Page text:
UN secretary general Ban Ki-moon said the negotiations that ultimately involved 113 leaders were unprecedented in UN history, but the effort had been worth while.
"Finally we have sealed the deal. Bringing world leaders to the table paid off," said Ban, who had slept only two hours in the previous two days. "It's not what everyone hoped for, but this is a beginning."
The sentiments were echoed by John Hay, spokesman for the United Nations framework convention on climate change: "At the UNFPCCC, there has been quite a bit of drama over the years. But this may top the list."
Outside the conference hall yesterday, more than 100 protesters chanted: "You're destroying our future!" Some carried signs of Obama with the words "climate shame" pasted on his face.
Friends of the Earth said the "secret backroom declaration" failed to take into account the needs of more than a hundred countries". "This toothless declaration, being spun by the US as a historic success, reflects contempt for the multilateral process and we expect more from our Nobel prize-winning president," said the group's spokeswoman, Kate Horner.
Negotiators put on a brave face. In the early hours, as he headed out into the bitterly cold, Brian Cowen, the Irish taoiseach, expressed disappointment at the outcome.
"The substance of the European Union's [offers] was robustly put, but we couldn't get the commitment of others," Cowen said. "We did not achieve everything we wanted, but the reality is that this is as much as can be advanced at this stage."
China seemed more satisfied. "The meeting has had a positive result, everyone should be happy," said Xie Zhenhua, head of the Chinese delegation.

This was a huge step on from our work in Kyoto

John Prescott, Saturday 19 December 2009 21.00 GMT
I came home from Copenhagen and picked up the newspapers. The headlines read: "Talks end in failure"; "Deadlock"; "Copenhagen fails the test".
The "test" for many journalists and NGOs was whether there'd be a legal agreement, which was never a possibility, just as we didn't get one at Kyoto. No. The real headline is that Copenhagen has become the first global agreement on climate change. The Copenhagen accord reaffirms the science that we shouldn't allow the temperature to rise more than two degrees, establishes a green climate fund providing $30bn from 1 January and a new form of verification.
This isn't failure. It's not as good as it should have been but as Ban Ki-moon said, it's another important step to control climate change.
And it's certainly not "genocide" as the Sudanese delegate said. Perhaps he should try to tackle genocide at home first before preaching to the rest of world.
My five days at Copenhagen reminded me so much of Kyoto. In 1997, when I was negotiating for the EU, I coined a phrase. When journalists followed me between meetings trying to get updates, I'd say: "I'm walking and talking." Twelve years on in Copenhagen and I've been doing the same, this time for the Council of Europe as its rapporteur on climate change. We've been calling for a fairer deal for developing nations based on social justice. China may be becoming the world's biggest emitter, but if you look at CO² emissions per person, each American emits 20 tonnes a year, a Chinese person just six and an African less than one.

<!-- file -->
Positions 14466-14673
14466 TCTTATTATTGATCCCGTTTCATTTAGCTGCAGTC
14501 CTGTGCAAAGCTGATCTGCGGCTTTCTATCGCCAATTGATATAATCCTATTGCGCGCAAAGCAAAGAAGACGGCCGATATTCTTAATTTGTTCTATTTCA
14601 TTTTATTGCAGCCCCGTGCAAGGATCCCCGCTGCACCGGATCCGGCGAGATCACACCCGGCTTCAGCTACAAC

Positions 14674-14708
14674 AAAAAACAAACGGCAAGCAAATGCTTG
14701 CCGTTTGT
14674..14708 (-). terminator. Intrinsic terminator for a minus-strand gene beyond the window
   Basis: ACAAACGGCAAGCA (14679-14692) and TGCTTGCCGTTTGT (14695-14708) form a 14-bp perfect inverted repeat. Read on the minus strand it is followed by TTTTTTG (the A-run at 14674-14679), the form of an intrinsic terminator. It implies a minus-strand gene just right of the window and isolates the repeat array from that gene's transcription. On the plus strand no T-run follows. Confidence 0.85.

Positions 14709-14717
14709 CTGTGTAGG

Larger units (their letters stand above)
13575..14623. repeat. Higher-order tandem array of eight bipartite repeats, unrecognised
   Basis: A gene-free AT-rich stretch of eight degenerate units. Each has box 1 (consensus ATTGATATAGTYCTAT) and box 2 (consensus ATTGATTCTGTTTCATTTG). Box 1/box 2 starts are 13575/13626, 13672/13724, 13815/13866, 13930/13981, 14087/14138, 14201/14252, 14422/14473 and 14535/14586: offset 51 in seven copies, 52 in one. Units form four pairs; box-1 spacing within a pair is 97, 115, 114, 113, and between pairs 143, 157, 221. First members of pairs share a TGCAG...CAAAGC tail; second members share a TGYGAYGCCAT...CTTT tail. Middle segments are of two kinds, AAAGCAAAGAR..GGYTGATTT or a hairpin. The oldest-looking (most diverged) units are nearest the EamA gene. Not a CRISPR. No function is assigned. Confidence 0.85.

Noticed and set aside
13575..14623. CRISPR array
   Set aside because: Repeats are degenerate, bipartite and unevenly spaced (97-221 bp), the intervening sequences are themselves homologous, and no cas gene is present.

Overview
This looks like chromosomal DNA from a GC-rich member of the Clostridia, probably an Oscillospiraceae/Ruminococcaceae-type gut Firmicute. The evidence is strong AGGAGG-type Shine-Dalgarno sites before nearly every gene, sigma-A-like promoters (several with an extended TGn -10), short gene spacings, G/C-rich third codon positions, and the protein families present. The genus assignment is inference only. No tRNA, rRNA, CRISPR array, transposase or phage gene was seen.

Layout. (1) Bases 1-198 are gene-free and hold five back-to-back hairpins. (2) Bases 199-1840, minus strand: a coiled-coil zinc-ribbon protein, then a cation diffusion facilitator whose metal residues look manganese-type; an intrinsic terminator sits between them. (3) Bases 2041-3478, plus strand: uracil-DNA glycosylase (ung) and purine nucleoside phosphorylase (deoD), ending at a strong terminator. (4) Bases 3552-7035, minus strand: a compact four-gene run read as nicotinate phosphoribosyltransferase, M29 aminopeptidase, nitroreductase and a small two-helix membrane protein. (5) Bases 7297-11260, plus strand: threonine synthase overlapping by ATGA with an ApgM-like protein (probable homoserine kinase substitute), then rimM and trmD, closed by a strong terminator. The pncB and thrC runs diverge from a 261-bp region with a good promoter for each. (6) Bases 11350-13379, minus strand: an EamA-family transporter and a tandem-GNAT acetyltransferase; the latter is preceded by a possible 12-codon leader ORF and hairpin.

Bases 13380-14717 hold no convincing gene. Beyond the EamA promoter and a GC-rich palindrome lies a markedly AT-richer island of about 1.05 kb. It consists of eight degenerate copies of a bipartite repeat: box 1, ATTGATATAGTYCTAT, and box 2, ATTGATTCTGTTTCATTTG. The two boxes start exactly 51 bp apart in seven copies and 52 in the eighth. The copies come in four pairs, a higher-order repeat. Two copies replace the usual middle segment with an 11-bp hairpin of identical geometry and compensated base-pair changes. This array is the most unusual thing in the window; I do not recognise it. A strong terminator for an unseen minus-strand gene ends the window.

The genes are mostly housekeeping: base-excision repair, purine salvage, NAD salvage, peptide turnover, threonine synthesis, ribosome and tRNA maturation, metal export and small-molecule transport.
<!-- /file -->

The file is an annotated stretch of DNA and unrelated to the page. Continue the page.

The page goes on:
When I launched the Council of Europe's New Earth Deal campaign, which rejected the EU's limited proposals, I predicted three things. First, there wouldn't be a legally binding agreement. That will come later. Second, that Copenhagen would be 10 times more difficult than Kyoto. In 1997, we were trying to find agreement among 47 developed countries. Copenhagen needed consensus from 192. And finally, the deal would come down to the G2 – China and the US. It's at the conference when you really get that chance to press home the message. I lobbied John Kerry, Al Gore and the Chinese environment minister Xie Zhenhua, telling them they had to "wriggle more" to get a deal. The translator fell silent, but when I mimed a wriggle to Xie, he smiled and understood what I meant.
But the atmosphere was soured by the US, first by its climate change special envoy, Todd Stern, who said emissions "isn't a matter of politics or morality or anything else, it's just maths", which completely ignored the per capita argument. President Obama's speech blaming China didn't help either.
The US has pushed the Chinese hard on emissions cuts. Fine when you've had your industrial revolution. But China and the other developing countries need that growth. Understandable when more than half of the planet is living on less than $2 a day.
But one world leader stands out for me. Gordon Brown, who made a brilliant speech, has shown once again real leadership in finding global solutions to global problems, just as he did at the G20 on finance. He was the first leader to commit to go to Copenhagen, successfully lobbied for others to join him and got the fast-track fund off the ground. Yet again, he's proved he's a big man for a big job. So let's keep walking and talking to the UN climate talks in Bonn in May and the next COP in Mexico in December. That's when the fine detail will be hammered out, just like we did after Kyoto.
• John Prescott is the Council of Europe's rapporteur on climate change

China blamed as anger mounts over climate deal

• Beijing accused over emissions cuts• Campaigners say accord 'a disaster'

Jonathan Watts and John Vidal in Copenhagen Robin McKie and Toby Helm
The Observer, Sunday 20 December 2009
An outbreak of bitter recrimination has erupted among politicians and delegates following the drawing up of the Copenhagen accord for tackling climate change.